It is still one of the most controversial topics regarding motorcycle safety. Are motorcycles factory equipped with antilock brakes less prone to create fatal crashes than without? The Insurance Institute for Highway Safety re-affirms that antilock brakes for motorcycles are working as designed to reduce the chances of crashing, removing some of the risk that comes with riding on 2 wheels. In a new study, the Insurance Institute indicates that motorcycles with antilocks versus without are 37 percent less likely to be in fatal crashes per 10,000 registered vehicle years. Bolstering this finding is a separate analysis by the affiliated Highway Loss Data Institute (HLDI) of insurance claims filed for damage to motorcycles. Bike models with antilocks have 22 percent fewer claims for damage per insured vehicle year (a vehicle year is 1 vehicle insured for 1 year, 2 insured for 6 months, etc.) than the same models without antilocks.
I must mention the following: The Insurance Institute for Highway Safety (IIHS) is a U.S. non-profit organization funded in 1959 by insurers. It represents the interests of 80 insurance companies from which it receives its funding. Critics such as the American Motorcyclist Association have suggested that the IIHS sometimes seeks to influence legislation aimed at making insurance companies more profitable, rather than benefitting the public interest. The Insurance Institute released this demonstration video to show how effective ABS can be.
Most motorcycles have separate brake controls, one for the front wheel, and one for the rear. So if the brakes are hit too hard or with the wrong front/rear distribution, a wheel can lock and cause the bike to lose control and eventually fall. Alternatively, if the brakes are squeezed too gently, the bike may not stop in time to avoid a crash. ABS can work in two ways–reduce brake pressure if a lockup is impending or increase pressure again when the bike is under control. It allows the rider to intuitively apply the brakes with full force, without holding back due to concerns of locking up a wheel and alleviate a split-second judgment call.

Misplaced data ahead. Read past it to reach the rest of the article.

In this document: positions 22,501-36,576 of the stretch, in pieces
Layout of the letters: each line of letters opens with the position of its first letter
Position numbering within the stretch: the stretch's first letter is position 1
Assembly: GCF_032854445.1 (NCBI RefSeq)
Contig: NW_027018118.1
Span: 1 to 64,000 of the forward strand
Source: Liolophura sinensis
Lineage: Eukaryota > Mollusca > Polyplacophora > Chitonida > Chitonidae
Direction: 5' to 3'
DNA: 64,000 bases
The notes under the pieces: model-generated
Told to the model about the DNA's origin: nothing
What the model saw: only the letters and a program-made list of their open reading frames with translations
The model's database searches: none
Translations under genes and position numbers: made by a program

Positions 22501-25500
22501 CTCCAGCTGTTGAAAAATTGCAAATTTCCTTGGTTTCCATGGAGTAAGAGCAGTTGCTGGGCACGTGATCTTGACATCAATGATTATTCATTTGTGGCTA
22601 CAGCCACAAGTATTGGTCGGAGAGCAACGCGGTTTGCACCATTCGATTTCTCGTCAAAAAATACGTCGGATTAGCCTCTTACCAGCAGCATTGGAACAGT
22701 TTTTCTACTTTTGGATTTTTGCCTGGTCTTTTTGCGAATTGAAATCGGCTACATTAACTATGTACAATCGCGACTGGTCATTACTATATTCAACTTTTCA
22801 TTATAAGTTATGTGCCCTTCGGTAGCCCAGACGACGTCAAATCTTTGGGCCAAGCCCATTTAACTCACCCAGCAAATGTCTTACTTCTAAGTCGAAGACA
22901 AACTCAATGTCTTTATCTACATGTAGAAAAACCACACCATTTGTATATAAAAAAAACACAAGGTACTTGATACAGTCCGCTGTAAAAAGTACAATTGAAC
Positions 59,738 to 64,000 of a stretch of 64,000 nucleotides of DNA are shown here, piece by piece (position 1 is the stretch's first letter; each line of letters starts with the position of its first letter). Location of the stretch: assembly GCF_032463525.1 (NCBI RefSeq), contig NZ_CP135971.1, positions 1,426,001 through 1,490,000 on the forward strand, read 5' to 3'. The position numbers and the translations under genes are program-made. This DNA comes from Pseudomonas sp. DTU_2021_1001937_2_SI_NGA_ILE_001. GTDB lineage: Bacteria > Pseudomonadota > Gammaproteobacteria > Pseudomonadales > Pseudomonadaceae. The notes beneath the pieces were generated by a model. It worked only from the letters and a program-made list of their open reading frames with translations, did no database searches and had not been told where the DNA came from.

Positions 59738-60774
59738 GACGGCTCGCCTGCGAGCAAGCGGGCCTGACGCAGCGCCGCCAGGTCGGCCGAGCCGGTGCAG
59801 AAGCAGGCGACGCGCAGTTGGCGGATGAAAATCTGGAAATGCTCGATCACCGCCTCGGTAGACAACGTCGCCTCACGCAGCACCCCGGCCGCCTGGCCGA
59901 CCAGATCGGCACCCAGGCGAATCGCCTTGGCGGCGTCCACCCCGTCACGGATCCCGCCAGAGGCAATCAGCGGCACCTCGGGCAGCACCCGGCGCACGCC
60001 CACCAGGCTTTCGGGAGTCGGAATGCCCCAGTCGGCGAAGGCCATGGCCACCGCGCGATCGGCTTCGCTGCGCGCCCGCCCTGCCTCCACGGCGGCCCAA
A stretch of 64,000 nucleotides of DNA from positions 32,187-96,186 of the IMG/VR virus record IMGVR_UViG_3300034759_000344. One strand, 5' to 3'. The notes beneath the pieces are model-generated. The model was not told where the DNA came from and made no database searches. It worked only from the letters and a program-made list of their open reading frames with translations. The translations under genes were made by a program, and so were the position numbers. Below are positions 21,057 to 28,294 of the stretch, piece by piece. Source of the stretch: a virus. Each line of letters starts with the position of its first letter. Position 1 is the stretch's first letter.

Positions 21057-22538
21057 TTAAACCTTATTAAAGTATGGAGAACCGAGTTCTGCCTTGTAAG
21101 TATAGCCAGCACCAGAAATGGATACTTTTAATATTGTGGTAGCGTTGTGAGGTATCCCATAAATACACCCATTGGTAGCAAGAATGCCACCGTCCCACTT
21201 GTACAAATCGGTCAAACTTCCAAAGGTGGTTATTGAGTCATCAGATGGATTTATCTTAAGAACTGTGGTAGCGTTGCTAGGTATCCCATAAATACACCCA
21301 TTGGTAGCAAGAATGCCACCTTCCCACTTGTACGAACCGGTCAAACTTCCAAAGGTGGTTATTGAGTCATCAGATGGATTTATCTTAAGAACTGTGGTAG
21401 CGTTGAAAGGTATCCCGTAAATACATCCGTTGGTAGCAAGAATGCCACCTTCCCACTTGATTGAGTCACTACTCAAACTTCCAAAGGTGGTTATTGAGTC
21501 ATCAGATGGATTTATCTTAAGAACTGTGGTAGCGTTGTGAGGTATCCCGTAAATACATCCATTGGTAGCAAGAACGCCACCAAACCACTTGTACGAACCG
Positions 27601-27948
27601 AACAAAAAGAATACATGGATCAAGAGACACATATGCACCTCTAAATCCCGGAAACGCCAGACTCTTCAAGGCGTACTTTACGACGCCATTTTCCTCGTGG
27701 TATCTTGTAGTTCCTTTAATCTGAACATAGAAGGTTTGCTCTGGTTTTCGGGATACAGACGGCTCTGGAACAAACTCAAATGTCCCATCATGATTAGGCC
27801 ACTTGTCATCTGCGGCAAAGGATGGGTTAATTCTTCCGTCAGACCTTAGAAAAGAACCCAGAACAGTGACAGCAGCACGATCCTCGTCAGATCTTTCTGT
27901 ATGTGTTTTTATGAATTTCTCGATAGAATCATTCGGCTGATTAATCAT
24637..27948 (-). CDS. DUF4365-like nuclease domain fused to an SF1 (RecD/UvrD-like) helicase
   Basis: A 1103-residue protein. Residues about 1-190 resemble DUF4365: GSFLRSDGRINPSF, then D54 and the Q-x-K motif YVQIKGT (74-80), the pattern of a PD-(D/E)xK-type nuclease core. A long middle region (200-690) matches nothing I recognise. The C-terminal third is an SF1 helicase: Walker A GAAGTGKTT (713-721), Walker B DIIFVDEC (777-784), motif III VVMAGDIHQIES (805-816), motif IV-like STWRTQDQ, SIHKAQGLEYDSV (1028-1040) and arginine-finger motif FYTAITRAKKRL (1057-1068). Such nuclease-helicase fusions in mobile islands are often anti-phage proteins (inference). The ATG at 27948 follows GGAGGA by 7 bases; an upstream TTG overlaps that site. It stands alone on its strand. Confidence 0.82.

In the US, shoppers of new motorcycles are concerned by the extra cost of buying ABS equipment when it is offered as an option. To which manufacturers reply that ABS brakes cost will go much lower when bikers will support the expansion of this feature. Currently, most major brands include ABS on their largest motorcycles and make it available on mid-level motorcycles. Europe is ahead of the United States, with a pending rule requiring ABS on bikes there by 2016.